Innis argued that the officers’ conversation constituted a custodial interrogation. The high court disagreed, finding that Miranda applies only to “police conduct” that is the “functional equivalent” of an interrogation. In other words, any conduct “that the police should know [is] reasonably likely to elicit an incriminating response.” The Fourth Circuit interpreted Innis as follows:


“While the facts of Innis led the Court to emphasize the possibility of a Miranda interrogation without express questioning, it made clear that the opposite is also possible. There are questions that are not reasonably likely to elicit incriminating responses just as there are declarative statements or actions that are. The Miranda analysis does not turn on the form of an officer’s articulation.


“Moreover, Innis illustrates that a question might not be classified as an interrogation even if the question subjectively exerted a coercive effect on a suspect. The suspect’s subjective experience of the questioning is relevant only to the extent it should have been anticipated by the officers such that they should have known that the suspect was reasonably likely to incriminate himself in response.


“This test reflects a careful balancing of interests. Miranda, on one hand, counsels that meaningful enforcement of citizens’ Fifth Amendment right against self-incrimination requires a subjective approach. Miranda recognized that the interrogation environment might render that right illusory by ‘subjugat[ing] the individual to the will of the examiner.’ … To guard against this danger requires a court to consider the police’s actions from the suspect’s point of view. On the other hand, however, ‘the police surely cannot be held accountable for the unforeseeable results of their words or actions.’”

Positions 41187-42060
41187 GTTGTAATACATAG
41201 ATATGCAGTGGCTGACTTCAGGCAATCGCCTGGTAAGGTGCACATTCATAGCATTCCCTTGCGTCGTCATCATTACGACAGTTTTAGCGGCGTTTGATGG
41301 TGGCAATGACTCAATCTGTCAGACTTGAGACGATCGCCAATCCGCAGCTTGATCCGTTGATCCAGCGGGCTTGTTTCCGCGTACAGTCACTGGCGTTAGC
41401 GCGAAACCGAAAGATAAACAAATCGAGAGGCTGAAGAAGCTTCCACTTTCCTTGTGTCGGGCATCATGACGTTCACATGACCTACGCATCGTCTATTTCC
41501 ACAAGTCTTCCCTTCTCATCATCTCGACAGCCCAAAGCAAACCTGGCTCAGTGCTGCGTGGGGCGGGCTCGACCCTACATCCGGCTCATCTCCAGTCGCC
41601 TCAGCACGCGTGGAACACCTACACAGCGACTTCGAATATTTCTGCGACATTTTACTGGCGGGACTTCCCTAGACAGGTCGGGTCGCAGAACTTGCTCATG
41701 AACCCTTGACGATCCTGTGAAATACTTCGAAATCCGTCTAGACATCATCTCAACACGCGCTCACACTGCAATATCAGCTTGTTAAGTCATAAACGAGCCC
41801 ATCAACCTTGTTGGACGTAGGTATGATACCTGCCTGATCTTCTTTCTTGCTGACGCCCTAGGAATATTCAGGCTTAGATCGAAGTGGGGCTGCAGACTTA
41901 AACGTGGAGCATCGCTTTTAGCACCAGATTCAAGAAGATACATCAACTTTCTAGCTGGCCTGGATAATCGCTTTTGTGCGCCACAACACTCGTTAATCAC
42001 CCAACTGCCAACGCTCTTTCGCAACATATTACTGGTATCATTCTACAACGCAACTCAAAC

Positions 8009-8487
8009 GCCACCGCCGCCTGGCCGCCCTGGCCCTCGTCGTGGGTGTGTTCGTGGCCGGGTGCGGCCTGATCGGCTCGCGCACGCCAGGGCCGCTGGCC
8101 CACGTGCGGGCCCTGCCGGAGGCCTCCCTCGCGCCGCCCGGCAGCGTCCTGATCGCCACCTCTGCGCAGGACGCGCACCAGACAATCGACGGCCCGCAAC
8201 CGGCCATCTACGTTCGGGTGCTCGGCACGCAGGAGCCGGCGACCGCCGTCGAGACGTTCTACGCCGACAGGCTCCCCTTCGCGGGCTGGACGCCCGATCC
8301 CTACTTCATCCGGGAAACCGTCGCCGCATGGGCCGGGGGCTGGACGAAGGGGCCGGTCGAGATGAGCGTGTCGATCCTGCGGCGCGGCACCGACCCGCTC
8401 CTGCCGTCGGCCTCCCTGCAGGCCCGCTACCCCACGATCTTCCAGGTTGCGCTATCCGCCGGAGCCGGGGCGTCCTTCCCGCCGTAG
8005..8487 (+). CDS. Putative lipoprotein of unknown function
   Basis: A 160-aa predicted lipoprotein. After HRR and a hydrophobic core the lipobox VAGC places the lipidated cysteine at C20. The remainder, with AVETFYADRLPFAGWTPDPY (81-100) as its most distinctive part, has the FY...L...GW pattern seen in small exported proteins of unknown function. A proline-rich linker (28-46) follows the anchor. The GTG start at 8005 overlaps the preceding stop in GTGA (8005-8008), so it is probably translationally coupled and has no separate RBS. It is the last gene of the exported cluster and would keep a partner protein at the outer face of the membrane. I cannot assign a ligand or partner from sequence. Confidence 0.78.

In the Johnson case, the suspect initiated the conversation without any prompting by the police. Detective Mackensen’s question “what do you mean?” in response to Johnson’s volunteered information about the gun could not be considered a “custodial interrogation.” The officers did not need to interrogate Johnson. He consented to the search of his vehicle and voluntarily spat out the two bags of marijuana when instructed to do so. There was probable cause to arrest him, but the detectives in all likelihood had not made a firm decision as to how to formally charge him. The fact that Sgt. Hopkins advised him not to say anything else until they got him to the police station indicates as much.